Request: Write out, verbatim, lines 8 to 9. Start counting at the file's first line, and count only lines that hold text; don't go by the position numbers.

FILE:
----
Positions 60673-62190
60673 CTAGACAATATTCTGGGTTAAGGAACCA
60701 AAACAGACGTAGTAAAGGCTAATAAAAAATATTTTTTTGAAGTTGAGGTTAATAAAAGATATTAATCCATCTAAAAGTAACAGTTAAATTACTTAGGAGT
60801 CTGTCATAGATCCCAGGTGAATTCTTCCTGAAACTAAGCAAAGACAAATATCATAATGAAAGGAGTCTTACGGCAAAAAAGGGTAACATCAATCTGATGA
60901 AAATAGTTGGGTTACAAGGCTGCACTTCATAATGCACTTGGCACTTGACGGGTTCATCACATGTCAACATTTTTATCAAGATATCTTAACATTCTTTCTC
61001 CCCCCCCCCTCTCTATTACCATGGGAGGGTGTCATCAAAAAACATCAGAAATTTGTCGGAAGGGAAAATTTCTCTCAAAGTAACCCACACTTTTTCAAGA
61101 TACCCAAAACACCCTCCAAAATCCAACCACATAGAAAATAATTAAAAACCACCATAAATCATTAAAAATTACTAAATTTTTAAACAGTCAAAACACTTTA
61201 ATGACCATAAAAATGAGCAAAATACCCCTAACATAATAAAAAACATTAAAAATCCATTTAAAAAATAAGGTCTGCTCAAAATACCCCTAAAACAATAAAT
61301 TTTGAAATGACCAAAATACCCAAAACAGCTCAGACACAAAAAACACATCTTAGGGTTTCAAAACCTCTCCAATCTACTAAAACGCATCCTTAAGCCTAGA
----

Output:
61201 ATGACCATAAAAATGAGCAAAATACCCCTAACATAATAAAAAACATTAAAAATCCATTTAAAAAATAAGGTCTGCTCAAAATACCCCTAAAACAATAAAT
61301 TTTGAAATGACCAAAATACCCAAAACAGCTCAGACACAAAAAACACATCTTAGGGTTTCAAAACCTCTCCAATCTACTAAAACGCATCCTTAAGCCTAGA